Just an all-American boy living the all-American nightmare.
If like me you were raised in a terribly small town in England during the 80s and had very limited access to American culture save for whatever early Saturday morning cartoons were shown on ITV, then you’ll have no reason to have read or even heard of Archie Comics and its supremely apple pie vision of a sanitised American high school.
However right now in the mutating, shiftless teen-years of the 21st century, Archie Comics is providing some of the most gruelling, captivating and deeply nihilistic horror in any form of media.
So what the hell happened?
The titular Archie began his career as the embodiment of ‘squeaky clean US teen’ in the risibly titled Pep Comics #22 in 1941, before moving on to his own series of comic books. Archie Comics saw the ginger-haired, well-mannered 17 year-old attend Riverdale High School, with his best friend Jughead, and Betty and Veronica. Two high school crushes who will spend the next seven and a half decades inexplicably fighting for Archie’s affection. Think Happy Days but with fewer laughs and zero sense of irony.
The Archie series of comics would also give birth to other perhaps better known characters in the UK, Sabrina and the Teenage Witch and Josie & the Pussycats, while publishing a vast array of titles of varying quality. Life With Archie featured slightly more dramatic story arcs, Archie’s Pals ‘n’ Gals focused on the other members of Archie’s gang and Jughead’s Time Police was a short-lived science fiction spin-off which predated Van Damme’s similarly themed Timecop by three years. Yeah that’s right.
It’s this latter comic that embodies a surprisingly bold sense of experimentation in Archie Comics. In its 75 years of existence, the publisher has never been afraid of putting its beloved characters in often bizarre, non-canonical situations. The Man from R.I.V.E.R.D.A.L.E. saw Archie become a secret agent (although the acronym was never explained), Archie Meets the Punisher was the “crossover you’ve been dreading” and Jughead’s Pal Hot Dog saw Jughead’s faithful dog become highly anthropomorphized, live in a high-tech dog house with a robotic butler named Bertie and travel through time and space.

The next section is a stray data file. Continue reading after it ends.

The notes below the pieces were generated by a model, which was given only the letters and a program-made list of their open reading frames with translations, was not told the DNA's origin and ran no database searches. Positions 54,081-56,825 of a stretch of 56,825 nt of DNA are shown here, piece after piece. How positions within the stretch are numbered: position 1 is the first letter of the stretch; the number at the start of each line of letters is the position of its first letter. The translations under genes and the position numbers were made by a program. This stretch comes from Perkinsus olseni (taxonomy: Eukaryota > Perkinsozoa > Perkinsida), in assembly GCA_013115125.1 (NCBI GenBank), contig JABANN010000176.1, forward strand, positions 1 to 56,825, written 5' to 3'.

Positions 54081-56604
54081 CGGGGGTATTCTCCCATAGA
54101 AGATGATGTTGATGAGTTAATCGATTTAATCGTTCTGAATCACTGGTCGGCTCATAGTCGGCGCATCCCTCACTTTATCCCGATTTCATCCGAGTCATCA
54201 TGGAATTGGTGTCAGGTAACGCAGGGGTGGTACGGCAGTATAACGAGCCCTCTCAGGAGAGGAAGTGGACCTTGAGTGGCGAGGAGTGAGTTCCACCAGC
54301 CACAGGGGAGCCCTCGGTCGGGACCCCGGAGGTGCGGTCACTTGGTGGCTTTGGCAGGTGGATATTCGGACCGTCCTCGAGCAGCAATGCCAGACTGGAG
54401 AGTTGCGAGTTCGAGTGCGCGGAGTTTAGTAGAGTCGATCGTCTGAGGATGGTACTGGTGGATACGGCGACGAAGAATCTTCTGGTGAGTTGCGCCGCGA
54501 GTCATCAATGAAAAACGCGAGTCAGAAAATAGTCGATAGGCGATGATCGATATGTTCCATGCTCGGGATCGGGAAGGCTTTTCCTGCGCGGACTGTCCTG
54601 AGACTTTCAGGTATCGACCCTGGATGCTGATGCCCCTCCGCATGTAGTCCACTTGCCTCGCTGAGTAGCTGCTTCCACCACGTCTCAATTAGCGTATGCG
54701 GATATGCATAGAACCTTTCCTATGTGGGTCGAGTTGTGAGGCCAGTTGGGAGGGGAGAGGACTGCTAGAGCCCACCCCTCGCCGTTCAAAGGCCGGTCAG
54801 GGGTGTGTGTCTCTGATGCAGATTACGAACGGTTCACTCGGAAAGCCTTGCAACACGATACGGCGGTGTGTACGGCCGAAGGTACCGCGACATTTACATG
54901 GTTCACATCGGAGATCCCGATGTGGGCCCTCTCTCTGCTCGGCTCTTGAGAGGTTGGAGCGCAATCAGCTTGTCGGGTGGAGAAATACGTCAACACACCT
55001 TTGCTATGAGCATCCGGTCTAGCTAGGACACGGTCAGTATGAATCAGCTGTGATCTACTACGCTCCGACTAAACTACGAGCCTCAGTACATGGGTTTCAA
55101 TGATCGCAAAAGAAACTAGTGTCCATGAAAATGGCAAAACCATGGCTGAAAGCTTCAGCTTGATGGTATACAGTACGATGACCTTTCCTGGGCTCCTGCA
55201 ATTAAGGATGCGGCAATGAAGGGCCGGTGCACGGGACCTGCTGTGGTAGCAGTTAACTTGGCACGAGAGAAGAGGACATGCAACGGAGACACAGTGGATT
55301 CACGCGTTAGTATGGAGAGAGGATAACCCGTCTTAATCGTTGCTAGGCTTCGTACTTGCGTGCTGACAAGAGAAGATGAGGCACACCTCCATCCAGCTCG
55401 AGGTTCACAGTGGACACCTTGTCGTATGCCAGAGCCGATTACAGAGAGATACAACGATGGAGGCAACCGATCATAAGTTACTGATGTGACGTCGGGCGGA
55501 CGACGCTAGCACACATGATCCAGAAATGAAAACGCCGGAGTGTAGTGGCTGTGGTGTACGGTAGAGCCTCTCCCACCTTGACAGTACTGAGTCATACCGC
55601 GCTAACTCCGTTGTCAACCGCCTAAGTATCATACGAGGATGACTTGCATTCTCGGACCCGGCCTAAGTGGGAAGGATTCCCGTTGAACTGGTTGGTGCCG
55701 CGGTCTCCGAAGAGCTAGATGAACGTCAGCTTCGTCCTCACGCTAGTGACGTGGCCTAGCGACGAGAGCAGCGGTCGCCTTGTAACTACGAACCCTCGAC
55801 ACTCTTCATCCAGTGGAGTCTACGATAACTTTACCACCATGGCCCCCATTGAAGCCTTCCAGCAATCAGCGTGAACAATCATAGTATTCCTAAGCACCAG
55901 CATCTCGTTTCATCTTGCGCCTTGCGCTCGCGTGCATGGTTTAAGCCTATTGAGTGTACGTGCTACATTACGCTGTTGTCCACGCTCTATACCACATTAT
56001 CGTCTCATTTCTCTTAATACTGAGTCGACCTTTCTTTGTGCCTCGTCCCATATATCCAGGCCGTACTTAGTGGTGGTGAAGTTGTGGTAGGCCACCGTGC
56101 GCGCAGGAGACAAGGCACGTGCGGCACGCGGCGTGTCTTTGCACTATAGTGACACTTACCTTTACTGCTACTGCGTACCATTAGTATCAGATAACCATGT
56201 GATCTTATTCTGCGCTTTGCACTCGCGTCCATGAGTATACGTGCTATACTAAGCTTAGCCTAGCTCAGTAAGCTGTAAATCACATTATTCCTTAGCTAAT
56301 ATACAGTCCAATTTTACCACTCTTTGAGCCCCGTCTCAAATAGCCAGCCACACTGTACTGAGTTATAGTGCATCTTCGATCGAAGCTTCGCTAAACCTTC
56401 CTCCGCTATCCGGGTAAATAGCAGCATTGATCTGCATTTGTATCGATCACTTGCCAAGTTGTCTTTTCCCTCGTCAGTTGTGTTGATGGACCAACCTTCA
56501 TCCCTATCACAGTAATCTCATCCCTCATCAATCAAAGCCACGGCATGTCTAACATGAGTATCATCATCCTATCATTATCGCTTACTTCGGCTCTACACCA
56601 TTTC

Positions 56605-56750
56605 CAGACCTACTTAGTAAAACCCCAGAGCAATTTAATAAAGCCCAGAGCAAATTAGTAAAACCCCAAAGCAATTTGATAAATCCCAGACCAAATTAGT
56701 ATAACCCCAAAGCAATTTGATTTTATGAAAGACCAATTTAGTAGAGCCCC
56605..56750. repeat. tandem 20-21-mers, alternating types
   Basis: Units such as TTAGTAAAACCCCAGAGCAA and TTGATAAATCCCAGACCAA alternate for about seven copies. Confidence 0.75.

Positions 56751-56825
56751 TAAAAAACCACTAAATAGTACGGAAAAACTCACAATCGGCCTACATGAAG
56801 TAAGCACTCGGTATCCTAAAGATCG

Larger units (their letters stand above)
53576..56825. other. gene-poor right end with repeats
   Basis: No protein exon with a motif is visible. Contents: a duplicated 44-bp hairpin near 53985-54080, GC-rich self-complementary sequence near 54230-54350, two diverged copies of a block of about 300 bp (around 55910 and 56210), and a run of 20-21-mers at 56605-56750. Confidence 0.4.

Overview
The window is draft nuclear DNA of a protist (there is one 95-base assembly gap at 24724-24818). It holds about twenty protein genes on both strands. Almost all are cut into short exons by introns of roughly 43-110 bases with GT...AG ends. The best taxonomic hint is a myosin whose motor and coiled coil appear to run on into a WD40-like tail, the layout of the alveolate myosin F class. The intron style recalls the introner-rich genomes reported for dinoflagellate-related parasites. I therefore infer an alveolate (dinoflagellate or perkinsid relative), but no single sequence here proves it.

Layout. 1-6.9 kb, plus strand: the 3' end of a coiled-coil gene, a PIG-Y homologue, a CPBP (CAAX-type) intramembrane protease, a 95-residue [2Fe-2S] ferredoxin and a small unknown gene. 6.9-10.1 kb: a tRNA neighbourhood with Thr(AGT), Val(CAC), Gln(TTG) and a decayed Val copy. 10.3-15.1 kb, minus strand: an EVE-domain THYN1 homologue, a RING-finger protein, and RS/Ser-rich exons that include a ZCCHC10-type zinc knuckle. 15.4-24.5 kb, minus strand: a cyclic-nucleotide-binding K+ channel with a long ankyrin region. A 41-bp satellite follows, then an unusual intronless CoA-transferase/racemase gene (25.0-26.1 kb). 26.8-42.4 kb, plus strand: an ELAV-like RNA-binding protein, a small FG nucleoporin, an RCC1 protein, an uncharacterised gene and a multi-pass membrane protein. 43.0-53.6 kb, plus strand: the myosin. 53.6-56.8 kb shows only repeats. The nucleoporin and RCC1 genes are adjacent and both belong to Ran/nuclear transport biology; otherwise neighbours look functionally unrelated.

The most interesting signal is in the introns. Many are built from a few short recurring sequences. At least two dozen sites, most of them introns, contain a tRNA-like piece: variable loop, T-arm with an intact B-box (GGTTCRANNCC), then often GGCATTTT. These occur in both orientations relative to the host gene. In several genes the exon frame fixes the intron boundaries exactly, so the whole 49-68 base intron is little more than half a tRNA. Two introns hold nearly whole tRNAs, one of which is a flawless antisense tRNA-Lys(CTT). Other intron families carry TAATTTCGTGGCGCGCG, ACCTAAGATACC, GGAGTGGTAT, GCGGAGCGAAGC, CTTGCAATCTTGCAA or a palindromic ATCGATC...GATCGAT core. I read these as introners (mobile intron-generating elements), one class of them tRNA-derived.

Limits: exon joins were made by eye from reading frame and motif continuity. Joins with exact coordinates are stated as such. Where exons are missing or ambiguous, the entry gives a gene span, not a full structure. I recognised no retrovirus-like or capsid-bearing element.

So far so stupid. However in 2013 this all changed. The wholesome tableaux of romantic triangles, shared ice cream sundaes and never-ageing youth would be torn apart by horrors previously unimaginable. Somewhere between H.P. Lovecraft’s cosmic horror and the grim nihilism of The Walking Dead came Afterlife With Archie and its spin-off publication, Chilling Adventures of Sabrina, taking the misanthropy of EC’s most macabre comics from the 40s as its lead,
Issue one of Afterlife with Archie came out in September 2013 and defied all expectations. Rather than being a one-joke ‘Archie Meets the Night of Living Dead’ with painful levels of self-awareness (see the recent Archie Meets The Predator for that sort of thing), Afterlife with Archie is a beautifully measured horror comic, Furiously paced, heartbreakingly cruel and gorgeously illustrated by Francesco Francavilla who using a limited palette manages to create absolute terror throughout his expressionistic layouts and expertly delivered giallo-style garishness.